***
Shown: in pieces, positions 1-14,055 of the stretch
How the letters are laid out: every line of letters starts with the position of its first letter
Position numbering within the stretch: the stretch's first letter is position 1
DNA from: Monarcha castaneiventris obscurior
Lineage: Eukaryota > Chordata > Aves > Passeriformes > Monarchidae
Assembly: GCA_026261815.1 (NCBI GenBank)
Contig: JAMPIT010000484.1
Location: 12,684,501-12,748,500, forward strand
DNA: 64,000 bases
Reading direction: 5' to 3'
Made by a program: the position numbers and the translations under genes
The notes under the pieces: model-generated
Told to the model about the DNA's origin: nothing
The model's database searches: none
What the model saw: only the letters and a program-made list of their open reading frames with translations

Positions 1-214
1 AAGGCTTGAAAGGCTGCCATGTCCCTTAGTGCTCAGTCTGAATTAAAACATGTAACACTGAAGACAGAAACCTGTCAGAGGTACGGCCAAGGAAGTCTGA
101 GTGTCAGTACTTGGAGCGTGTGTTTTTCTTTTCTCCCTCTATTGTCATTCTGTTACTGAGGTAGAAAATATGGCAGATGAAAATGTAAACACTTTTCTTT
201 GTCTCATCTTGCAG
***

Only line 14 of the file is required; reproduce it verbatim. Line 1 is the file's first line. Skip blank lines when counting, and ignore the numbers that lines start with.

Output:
The model's database searches: none